- You can usually change or cancel a flight within 24 hours of first booking it,
- You can claim for a lot of delayed flights. Will require persistence and pester power, oh and,
- Schiphol has a lovely faux rainforest area at the airport to hang out at and listen to faux bird calls amongst faux trees.”
You Shall Not Pass-Port – Jamie, Managing Director
- “Can I make these anonymous? Because everyone knows that I never mess up…
A well know tip: roll don’t fold. Folding takes too much time and leaves creases in all your clothes, while a roll also gives you way more space.
- Might be an “of course you should” tip, but always have a photocopy of your passport! A friend was out in Hamburg, Germany, it turned into a BIG night and she lost all her stuff, phone, wallet, everything… besides her passport, which was safely at home. The next couple of days were her last in Europe, and as always she had too much stuff to pack in her bag, so she sent a parcel back to Australia with things she wanted to keep. Well, her passport was in that bag and now on its was back to Australia. Yep, she left it in the bag she shipped back home. If she had a copy of her passport on paper, online, or a photo on her phone, Emirates would have let her on the flight, yet she didn’t; she had no form of identification. So it took her two very stressful days, a trip to Berlin, and all the money she had left on her to get a new emergency passport, while hers was safely at home.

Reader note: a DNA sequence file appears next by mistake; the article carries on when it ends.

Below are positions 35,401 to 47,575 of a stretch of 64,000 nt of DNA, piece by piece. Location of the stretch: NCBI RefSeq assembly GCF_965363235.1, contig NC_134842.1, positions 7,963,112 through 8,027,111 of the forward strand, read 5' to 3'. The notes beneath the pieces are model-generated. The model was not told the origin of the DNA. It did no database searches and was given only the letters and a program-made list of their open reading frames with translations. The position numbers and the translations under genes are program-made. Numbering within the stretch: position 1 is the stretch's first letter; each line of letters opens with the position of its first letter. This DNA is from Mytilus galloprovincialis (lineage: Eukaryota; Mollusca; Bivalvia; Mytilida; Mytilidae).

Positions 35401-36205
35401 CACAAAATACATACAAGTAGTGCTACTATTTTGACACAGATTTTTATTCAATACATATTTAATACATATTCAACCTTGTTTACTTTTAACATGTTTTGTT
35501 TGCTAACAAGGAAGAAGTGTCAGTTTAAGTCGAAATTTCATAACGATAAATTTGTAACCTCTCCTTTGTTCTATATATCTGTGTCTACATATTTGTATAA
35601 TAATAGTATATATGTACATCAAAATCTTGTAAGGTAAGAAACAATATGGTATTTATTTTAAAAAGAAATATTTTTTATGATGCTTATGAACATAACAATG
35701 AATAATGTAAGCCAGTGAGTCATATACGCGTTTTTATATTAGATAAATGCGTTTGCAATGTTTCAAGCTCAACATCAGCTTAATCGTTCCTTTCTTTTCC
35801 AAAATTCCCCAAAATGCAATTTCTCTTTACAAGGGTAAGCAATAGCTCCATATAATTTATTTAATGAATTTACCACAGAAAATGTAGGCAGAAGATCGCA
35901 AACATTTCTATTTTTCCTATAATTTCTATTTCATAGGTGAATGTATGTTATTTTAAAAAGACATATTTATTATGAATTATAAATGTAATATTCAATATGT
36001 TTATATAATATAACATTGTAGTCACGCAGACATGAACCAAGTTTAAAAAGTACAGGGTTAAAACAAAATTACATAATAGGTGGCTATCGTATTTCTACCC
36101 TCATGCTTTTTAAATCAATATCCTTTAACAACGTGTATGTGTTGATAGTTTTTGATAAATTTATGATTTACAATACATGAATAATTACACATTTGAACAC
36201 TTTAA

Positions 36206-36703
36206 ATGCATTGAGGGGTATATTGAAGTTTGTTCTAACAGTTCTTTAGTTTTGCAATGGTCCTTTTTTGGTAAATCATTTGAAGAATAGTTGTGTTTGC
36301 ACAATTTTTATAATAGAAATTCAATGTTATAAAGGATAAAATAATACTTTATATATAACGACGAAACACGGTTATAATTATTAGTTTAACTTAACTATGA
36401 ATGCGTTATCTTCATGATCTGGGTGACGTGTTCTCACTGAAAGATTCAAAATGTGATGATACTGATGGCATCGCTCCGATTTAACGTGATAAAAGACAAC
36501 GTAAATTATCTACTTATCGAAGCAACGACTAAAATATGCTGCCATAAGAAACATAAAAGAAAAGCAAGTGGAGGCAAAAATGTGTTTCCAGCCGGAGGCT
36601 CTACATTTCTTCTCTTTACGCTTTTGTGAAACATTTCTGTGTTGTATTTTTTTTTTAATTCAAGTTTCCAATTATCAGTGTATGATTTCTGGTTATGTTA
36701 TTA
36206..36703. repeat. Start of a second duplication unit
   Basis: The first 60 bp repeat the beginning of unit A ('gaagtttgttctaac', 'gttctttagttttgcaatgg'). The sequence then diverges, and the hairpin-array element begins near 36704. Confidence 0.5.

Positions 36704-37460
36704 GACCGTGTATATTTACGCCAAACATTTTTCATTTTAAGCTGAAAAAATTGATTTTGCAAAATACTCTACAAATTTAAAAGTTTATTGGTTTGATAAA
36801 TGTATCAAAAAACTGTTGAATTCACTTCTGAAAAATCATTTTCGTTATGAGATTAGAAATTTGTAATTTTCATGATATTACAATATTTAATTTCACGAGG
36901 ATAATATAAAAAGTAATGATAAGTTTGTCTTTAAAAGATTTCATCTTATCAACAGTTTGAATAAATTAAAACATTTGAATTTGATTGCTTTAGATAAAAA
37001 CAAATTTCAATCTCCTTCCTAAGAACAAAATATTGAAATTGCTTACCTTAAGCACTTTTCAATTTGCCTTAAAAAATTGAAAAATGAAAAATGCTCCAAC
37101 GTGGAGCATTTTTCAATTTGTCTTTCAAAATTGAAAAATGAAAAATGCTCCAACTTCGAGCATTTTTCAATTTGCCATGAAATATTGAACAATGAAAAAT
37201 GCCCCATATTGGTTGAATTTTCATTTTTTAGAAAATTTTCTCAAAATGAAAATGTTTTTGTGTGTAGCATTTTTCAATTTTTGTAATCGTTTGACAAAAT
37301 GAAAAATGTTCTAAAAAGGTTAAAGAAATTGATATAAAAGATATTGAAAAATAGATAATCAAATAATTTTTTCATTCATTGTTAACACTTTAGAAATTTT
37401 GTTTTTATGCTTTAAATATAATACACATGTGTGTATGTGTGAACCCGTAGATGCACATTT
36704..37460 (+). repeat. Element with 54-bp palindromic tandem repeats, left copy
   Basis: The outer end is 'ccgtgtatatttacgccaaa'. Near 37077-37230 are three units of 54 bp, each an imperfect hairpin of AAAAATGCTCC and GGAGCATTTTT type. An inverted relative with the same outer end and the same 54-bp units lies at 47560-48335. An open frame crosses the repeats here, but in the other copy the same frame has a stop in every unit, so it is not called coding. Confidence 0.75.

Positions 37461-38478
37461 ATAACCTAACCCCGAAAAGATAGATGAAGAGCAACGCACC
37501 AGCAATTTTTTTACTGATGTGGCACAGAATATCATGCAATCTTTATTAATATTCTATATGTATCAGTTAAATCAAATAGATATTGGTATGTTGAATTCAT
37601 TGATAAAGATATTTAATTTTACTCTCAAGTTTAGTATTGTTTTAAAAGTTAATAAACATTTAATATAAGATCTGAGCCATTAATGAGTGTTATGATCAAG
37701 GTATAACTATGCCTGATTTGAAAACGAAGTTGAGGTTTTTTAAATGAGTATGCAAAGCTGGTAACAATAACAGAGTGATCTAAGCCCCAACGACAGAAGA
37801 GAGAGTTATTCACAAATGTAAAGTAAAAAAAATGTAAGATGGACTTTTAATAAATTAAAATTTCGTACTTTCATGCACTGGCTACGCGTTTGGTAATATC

- Always always count your money and re-check the calculations when you are getting it exchanged. About five times in the last couple of years I have recounted or redid the calculations and they have been wrong. Even though they calculate / count the money in front of me.”